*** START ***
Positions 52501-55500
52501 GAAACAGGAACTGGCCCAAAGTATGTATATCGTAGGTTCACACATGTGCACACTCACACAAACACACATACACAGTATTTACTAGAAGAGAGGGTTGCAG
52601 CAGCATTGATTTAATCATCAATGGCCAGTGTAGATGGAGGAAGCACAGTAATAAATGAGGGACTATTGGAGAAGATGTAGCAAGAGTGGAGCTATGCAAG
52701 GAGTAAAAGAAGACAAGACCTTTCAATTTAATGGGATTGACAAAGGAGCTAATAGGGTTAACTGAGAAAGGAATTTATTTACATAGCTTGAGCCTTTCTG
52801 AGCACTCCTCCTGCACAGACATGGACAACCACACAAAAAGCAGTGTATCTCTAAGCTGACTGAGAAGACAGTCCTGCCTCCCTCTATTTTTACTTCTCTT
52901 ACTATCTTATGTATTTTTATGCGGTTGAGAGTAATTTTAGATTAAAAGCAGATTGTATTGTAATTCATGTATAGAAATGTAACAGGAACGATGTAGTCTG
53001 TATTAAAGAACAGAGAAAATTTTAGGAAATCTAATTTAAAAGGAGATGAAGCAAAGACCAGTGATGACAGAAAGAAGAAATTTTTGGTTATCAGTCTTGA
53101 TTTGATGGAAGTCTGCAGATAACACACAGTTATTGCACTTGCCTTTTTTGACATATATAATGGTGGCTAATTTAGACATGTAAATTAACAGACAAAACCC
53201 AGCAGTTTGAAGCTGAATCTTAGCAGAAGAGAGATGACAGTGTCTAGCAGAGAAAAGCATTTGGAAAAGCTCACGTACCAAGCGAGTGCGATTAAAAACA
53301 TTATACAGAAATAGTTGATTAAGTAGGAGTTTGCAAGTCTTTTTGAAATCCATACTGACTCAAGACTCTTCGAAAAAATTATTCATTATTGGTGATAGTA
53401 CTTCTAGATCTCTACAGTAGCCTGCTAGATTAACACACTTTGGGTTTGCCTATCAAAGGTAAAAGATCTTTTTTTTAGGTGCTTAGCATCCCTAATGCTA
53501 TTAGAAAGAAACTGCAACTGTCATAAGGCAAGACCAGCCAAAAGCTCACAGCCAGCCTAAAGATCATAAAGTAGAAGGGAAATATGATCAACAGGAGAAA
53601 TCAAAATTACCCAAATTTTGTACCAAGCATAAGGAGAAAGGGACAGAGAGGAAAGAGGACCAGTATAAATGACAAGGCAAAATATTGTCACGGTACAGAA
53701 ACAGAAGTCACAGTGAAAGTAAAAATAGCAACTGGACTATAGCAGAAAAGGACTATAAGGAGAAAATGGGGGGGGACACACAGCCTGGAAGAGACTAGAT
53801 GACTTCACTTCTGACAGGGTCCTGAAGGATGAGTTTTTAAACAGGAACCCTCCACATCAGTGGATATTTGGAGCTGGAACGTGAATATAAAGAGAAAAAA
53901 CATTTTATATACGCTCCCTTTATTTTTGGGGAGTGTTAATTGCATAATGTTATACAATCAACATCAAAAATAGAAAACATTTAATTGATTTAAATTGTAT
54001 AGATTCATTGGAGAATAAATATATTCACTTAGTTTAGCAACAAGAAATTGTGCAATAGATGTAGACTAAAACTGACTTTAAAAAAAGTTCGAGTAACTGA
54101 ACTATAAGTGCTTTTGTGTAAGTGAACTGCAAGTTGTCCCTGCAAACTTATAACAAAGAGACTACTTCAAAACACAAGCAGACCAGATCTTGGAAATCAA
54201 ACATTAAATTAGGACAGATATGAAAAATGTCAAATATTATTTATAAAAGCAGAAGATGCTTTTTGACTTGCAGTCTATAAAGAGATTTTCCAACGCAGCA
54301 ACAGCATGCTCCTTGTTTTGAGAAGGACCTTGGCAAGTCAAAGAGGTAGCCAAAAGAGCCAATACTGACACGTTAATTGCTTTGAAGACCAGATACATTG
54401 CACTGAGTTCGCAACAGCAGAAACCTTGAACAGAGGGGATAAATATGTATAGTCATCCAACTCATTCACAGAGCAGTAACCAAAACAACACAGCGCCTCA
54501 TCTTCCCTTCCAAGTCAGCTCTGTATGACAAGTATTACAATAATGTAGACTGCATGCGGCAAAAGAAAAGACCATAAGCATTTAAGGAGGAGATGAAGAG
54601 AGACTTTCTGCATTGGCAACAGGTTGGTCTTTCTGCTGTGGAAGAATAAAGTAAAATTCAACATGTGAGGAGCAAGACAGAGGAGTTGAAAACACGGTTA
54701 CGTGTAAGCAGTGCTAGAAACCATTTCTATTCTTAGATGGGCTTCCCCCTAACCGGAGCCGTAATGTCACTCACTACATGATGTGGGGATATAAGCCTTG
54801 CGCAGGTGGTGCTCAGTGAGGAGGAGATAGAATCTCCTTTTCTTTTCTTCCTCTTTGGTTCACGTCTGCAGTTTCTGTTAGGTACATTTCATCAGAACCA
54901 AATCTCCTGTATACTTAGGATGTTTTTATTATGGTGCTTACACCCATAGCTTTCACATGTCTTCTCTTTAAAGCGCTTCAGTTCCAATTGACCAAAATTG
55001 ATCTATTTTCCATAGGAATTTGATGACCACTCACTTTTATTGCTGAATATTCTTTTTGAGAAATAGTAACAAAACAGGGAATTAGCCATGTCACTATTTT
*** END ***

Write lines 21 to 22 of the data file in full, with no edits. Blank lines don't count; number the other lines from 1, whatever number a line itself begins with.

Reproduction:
54401 CACTGAGTTCGCAACAGCAGAAACCTTGAACAGAGGGGATAAATATGTATAGTCATCCAACTCATTCACAGAGCAGTAACCAAAACAACACAGCGCCTCA
54501 TCTTCCCTTCCAAGTCAGCTCTGTATGACAAGTATTACAATAATGTAGACTGCATGCGGCAAAAGAAAAGACCATAAGCATTTAAGGAGGAGATGAAGAG